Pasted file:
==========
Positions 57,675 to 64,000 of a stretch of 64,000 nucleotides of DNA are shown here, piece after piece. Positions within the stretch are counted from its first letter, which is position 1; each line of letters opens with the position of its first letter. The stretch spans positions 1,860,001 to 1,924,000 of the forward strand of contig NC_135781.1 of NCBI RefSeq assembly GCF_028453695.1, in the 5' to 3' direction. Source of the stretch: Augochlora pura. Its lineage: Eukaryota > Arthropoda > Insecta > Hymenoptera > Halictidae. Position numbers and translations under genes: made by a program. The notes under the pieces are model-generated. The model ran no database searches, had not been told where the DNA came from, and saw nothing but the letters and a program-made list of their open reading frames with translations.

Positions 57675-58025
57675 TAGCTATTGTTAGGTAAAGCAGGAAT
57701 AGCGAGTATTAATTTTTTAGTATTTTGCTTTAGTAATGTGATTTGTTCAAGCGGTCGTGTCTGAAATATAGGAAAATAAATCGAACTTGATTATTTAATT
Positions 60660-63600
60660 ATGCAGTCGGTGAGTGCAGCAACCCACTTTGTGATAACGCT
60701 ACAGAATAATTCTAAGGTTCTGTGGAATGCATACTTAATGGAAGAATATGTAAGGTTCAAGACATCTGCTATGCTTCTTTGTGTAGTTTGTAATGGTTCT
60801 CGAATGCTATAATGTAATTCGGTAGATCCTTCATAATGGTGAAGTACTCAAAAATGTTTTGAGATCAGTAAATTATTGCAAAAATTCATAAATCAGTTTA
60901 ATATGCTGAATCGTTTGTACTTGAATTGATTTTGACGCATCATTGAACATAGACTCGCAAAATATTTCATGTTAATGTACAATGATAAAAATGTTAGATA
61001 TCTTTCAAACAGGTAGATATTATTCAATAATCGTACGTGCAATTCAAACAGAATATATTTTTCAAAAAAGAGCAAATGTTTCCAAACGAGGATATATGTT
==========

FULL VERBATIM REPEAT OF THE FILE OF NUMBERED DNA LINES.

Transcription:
Positions 57,675 to 64,000 of a stretch of 64,000 nucleotides of DNA are shown here, piece after piece. Positions within the stretch are counted from its first letter, which is position 1; each line of letters opens with the position of its first letter. The stretch spans positions 1,860,001 to 1,924,000 of the forward strand of contig NC_135781.1 of NCBI RefSeq assembly GCF_028453695.1, in the 5' to 3' direction. Source of the stretch: Augochlora pura. Its lineage: Eukaryota > Arthropoda > Insecta > Hymenoptera > Halictidae. Position numbers and translations under genes: made by a program. The notes under the pieces are model-generated. The model ran no database searches, had not been told where the DNA came from, and saw nothing but the letters and a program-made list of their open reading frames with translations.

Positions 57675-58025
57675 TAGCTATTGTTAGGTAAAGCAGGAAT
57701 AGCGAGTATTAATTTTTTAGTATTTTGCTTTAGTAATGTGATTTGTTCAAGCGGTCGTGTCTGAAATATAGGAAAATAAATCGAACTTGATTATTTAATT
Positions 60660-63600
60660 ATGCAGTCGGTGAGTGCAGCAACCCACTTTGTGATAACGCT
60701 ACAGAATAATTCTAAGGTTCTGTGGAATGCATACTTAATGGAAGAATATGTAAGGTTCAAGACATCTGCTATGCTTCTTTGTGTAGTTTGTAATGGTTCT
60801 CGAATGCTATAATGTAATTCGGTAGATCCTTCATAATGGTGAAGTACTCAAAAATGTTTTGAGATCAGTAAATTATTGCAAAAATTCATAAATCAGTTTA
60901 ATATGCTGAATCGTTTGTACTTGAATTGATTTTGACGCATCATTGAACATAGACTCGCAAAATATTTCATGTTAATGTACAATGATAAAAATGTTAGATA
61001 TCTTTCAAACAGGTAGATATTATTCAATAATCGTACGTGCAATTCAAACAGAATATATTTTTCAAAAAAGAGCAAATGTTTCCAAACGAGGATATATGTT